Wednesday, November 5, 2014

Aurora Gone

While we’re on the subject of men’s stories I thought to say a few words about my favorite song and relationship narrative from last year’s Midlake album Antiphon - Aurora Gone.

To start at the beginning I first have to say that I love this album more than any other Midlake album before it and that I love how (it looks like from available sources that) it came into existence.

Antiphon is greek orator and album is named orator because Midlake main songwriter and vocalist Tim Smith has left the band in the middle of recording a new album. We do not know much about this breakup but we know that Smith told Pulido and the band that “they can have the songs” he recorded for new album, and yet, material could not be used (for reasons unknown). Furthermore, we know Pulido and guys wrote new stuff and ended up creating one of the most beautiful, coherent and melodic albums of 2013 and also best Midlake album in their career so far.

Incidentally, album opens with title song - Antiphon - with very visual lyrics that can easily be interpreted as explanation to how things “went down” between Smith and the band. Of course, this does not have to be the case (even though Pullido himself admits to a degree of connection), but it is a truly interesting food for thought. Not to go too far into all the songs and imagined meanings (isn’t it funny how the rest of the album after Antiphon is enveloped into  Provider :D) let us return to Aurora Gone.

Among this collection of songs, one better than the other, Aurora Gone stood out for me from the very start. Glistening with pure gold. Gentle but heavily inter-weaving classical instrumentation with fusion jazz sound, evocative of braid hairs and fertility rituals and at the same time of smoke-filled rooms in which bachelors die alone while escaping life through complex tunes.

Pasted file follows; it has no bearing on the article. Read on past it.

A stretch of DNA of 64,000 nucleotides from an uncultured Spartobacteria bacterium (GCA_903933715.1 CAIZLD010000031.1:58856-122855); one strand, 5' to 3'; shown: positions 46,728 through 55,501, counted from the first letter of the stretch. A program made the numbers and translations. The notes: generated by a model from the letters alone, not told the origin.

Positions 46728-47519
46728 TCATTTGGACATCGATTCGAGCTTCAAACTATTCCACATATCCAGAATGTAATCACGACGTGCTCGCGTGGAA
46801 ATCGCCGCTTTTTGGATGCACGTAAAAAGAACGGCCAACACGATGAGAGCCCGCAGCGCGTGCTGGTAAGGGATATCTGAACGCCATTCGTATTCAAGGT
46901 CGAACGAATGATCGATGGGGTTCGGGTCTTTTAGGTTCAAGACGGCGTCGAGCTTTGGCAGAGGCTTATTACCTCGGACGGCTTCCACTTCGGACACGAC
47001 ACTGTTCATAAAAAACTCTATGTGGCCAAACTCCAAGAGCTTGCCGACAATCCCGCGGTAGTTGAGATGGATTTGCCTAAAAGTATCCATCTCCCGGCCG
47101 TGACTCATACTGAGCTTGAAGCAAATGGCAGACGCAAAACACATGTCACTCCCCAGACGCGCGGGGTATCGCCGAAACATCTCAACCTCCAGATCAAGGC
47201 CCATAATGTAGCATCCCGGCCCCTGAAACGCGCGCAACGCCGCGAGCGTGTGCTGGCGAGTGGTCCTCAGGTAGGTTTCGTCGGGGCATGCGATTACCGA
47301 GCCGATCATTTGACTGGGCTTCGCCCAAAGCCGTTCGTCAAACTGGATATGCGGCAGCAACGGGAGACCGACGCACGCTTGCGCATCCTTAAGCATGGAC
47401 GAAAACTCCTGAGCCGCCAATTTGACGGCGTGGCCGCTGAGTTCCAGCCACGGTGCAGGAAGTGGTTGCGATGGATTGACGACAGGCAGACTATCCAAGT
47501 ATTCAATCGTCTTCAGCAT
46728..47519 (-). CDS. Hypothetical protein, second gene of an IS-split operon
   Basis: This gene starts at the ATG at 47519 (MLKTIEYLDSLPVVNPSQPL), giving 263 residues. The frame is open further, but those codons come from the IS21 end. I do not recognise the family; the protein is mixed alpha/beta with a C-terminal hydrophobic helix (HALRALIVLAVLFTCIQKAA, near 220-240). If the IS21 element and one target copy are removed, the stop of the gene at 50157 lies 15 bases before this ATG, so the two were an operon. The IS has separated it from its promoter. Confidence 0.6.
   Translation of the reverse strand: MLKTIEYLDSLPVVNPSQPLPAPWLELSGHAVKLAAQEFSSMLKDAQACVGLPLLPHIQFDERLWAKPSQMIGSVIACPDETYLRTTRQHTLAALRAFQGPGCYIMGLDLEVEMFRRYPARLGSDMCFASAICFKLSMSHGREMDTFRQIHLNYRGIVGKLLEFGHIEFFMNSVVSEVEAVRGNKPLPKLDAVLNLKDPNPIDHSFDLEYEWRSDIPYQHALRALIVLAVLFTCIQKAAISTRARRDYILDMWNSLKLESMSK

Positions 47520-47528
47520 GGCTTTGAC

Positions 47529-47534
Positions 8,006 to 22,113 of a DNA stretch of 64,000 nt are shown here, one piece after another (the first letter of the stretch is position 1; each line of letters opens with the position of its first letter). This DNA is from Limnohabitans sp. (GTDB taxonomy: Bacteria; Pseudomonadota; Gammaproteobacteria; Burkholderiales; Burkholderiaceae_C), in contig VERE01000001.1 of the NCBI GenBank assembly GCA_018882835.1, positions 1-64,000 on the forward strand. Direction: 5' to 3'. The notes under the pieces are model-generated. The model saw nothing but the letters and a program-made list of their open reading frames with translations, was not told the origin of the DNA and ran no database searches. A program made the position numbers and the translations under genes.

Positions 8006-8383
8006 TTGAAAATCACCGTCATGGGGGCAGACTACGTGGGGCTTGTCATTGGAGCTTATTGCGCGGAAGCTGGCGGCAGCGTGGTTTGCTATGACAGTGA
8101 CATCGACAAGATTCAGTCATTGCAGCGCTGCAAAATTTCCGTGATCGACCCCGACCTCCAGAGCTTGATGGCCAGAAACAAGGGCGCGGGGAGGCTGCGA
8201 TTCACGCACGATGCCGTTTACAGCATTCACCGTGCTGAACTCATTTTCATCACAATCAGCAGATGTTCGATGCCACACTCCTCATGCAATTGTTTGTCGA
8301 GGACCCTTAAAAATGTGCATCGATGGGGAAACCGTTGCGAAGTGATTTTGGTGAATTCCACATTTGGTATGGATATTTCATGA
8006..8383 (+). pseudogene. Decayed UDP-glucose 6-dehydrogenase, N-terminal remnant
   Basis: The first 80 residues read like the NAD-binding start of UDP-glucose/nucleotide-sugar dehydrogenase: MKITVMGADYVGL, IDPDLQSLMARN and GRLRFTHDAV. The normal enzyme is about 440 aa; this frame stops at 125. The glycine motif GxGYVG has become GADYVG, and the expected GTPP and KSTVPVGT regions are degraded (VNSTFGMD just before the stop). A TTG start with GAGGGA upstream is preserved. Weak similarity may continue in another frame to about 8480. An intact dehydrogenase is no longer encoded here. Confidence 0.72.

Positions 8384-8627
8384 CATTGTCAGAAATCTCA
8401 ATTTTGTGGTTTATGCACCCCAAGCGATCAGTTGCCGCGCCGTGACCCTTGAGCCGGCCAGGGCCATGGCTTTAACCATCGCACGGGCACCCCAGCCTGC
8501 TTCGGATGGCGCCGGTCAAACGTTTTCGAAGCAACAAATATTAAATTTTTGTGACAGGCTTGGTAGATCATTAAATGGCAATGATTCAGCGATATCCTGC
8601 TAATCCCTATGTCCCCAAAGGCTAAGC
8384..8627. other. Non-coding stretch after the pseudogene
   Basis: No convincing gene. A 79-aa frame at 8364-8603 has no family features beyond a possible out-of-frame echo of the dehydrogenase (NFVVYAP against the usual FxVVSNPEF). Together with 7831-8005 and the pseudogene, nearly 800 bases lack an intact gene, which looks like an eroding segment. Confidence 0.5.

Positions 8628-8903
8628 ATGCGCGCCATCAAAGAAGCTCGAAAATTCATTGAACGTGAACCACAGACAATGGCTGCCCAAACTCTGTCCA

Did you know that fear of failure, most commonly presented as self-handicapping or as fear that one will be “seen through” is one of the most common and paralyzing fear for men?

This song has such a wonderful storyline presenting this horrifying fear:

All of me that gave unto the fold of a wave,
I could not bear to be up under, while knowing all along,
My faith would fade away and she'd see me just as I am.

I love how they picked the title Aurora Gone as Aurora, with its smell of Greek gods, adds to credibility and word gone lends to such heartbreaking finality.

But to have such a tragic loss first you have to believe success can be achieved:

I would get home and she would greet me,
Sit by the fire 'til the morning comes,
Telling of stories, how we could move off,
Leave the others, start anew at once.

Building our own with those who join us,
Celebration, celebration!

And then your faith (in yourself) falters and you predict your own downfall:

Oh this thing will never come to us,
The world is done,
Aurora gone.

I love how there is a dose of sarcasm in this discovery that escapism is lousy life strategy:

Many before me saw the peril,
I ignored the error of my ways,
Who would defend one void of caring,
Looking beyond to start anew at once?

And yet, this clarity does not last for long and self-fulfilling prophecy easily takes over:

Building our own with those who join us,
Celebration, celebration!
Oh this thing will never come to us,
The world is unglorious,
Aurora gone

I love how this quite common (and yet rarely acknowledged) male woe is put in so few words that spell such a well presented and complete tale.

And I love how this tale already contains everything that one needs to know to find his way out of this predicament: no one can defend one void of caring. To be able to enjoy your life one has to live through bad times as well as through good. To escape life is to lose it.

It is that simple.

1 comment:

Anonymous said...

A stunning song, and amazing analysis. Thank you for this